Autoimmune Disease starts in the gut. Although each person is different and requires a specialized protocol, when we heal the gut we are able to cure the disease.
Approximately 50 million Americans have autoimmune disease, according to the American Autoimmune Related Diseases Association. More than 80 different conditions—including rheumatoid arthritis, systemic lupus erythematosus, multiple sclerosis, Graves’ disease, and Hashimoto’s disease—fall under this umbrella, and some have similar symptoms. While these diseases are generally viewed as separate conditions by other Immunologists and Autoimmune specialists in NYC, they share common causes. As the body’s primary defense against disease and infection, the immune system is integrally connected to all other biological systems. As a result, cross-reaction can wreak havoc throughout the body, causing chronic systemic inflammation (CSI). This condition further exhausts the immune system and leads to greater dysfunction.
Rather than classifying a patient’s symptoms as fitting a specific condition, we strive to identify the underlying causes of inflammation and autoimmunity. This deeper perspective acknowledges the interconnected causes of diseases, as well as the body’s ability to return to wholeness. By treating these fundamental issues, we relieve patients’ suffering and allow them to experience long-term healing.
Although the symptoms for autoimmune diseases vary, common ones include:
- General malaise (feeling ill)
- Muscle aches
Inflammation is the classic sign of an autoimmune disease; it often causes redness, heat, pain, and swelling.
While the causes of autoimmune disease are not fully known, many triggers have been identified. In some cases, microorganisms, such as bacteria or viruses, spark changes in the immune system. Other triggers may include environmental factors, pharmaceuticals, or chemical irritants. Intestinal permeability and food sensitivities can also play a large role. Immune attacks may even result from mistaken identity; foreign matter can sometimes look similar to healthy cells, creating a type of confusion in which both become targets. Genetics may also play a role in autoimmune diseases.
To gain a deeper understanding of a person’s autoimmune disease, we measure a full range of autoimmune and inflammatory markers, as well as the presence of allergens, toxins, mold, and heavy metals. These analyses may include the following:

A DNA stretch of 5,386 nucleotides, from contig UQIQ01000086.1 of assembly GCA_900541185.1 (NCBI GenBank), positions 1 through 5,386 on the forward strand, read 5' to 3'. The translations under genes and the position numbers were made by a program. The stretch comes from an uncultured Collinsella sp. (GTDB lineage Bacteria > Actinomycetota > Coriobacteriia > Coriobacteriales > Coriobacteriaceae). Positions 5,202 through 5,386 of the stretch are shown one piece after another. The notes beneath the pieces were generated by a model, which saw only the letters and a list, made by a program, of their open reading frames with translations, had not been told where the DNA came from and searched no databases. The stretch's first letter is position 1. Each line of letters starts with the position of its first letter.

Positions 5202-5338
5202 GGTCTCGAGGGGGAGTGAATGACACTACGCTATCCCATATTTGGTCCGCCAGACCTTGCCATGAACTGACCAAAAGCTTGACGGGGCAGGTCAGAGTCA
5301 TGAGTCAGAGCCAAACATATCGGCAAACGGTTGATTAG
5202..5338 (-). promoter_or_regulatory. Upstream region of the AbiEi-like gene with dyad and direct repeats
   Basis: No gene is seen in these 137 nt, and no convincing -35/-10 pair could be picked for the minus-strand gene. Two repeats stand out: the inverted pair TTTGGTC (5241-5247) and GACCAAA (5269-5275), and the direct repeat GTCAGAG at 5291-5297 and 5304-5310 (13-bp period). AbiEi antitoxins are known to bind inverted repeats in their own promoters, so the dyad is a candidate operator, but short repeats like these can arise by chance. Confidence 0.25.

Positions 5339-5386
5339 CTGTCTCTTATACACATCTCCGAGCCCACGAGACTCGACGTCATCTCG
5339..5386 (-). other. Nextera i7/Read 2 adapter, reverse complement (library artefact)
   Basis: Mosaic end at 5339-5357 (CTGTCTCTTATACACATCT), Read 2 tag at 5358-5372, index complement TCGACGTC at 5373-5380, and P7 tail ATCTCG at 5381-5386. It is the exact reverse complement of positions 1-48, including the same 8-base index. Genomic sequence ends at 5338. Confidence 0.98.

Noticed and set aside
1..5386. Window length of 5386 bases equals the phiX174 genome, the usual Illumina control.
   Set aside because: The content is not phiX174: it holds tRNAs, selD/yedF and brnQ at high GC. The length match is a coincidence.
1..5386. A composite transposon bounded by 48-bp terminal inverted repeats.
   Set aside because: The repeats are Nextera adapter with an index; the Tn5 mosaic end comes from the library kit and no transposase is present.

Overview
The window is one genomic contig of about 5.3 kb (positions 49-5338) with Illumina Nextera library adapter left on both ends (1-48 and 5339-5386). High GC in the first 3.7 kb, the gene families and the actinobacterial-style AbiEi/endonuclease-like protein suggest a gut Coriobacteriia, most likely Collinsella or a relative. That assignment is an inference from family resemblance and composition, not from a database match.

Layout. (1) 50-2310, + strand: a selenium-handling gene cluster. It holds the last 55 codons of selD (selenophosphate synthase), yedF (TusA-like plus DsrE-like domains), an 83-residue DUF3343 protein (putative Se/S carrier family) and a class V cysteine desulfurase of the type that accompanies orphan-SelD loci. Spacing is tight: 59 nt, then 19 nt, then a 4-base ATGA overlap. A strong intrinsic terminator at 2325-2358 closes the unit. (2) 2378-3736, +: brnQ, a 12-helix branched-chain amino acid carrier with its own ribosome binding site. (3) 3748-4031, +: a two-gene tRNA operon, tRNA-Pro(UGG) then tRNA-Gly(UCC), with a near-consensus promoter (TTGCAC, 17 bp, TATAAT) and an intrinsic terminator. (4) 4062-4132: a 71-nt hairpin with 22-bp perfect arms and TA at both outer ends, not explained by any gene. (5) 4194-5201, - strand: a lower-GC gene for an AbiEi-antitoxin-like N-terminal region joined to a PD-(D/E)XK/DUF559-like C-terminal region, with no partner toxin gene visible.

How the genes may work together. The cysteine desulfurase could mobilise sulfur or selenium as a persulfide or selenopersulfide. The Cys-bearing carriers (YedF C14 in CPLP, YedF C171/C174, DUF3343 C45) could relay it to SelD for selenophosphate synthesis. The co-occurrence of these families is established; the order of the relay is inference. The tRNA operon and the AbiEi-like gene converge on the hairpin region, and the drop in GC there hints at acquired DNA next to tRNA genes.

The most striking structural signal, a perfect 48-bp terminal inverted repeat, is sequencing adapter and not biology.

Glucose and insulin tolerance tests
Blood tests (to identify markers for post-translation protein modification)
Adrenal tests, including saliva tests for cortisol levels
In addition, we may measure interleukins (IL6, IL10, and IL12), chemical messengers that help to mediate acute systemic immune responses.
We also perform tests to detect secondary indicators of thyroid disease, including procedures to identify bacterial overgrowth in the gut and tests to measure autonomic nervous system effects.
ART + SCIENCE = DIAGNOSIS
At Kellman Center, we blend art and science by examining all of the body’s systems and how they interact, including the gut, the brain, and inflammatory markers. By looking at their effects on other body systems and on biomarkers, we can see the downstream effects that are often missed by conventional testing.
We look deeper to diagnose each person as an individual, instead of relying on routine tests that identify conditions based on values determined by the population range. We get to know every patient; we recognize that the longer a problem persists, the less likely that a blood test will reveal it.
Our treatments clear toxins and damaged proteins from the body. We prescribe therapies that support the gastrointestinal tract and recalibrate immune system functioning at the disease site, including the following:
- Restoration of the microbiome
- Natural anti-inflammatory compounds
- Targeted probiotics
- IV nutrient therapy
- Ozone therapy
- Homeopathic immunomodulators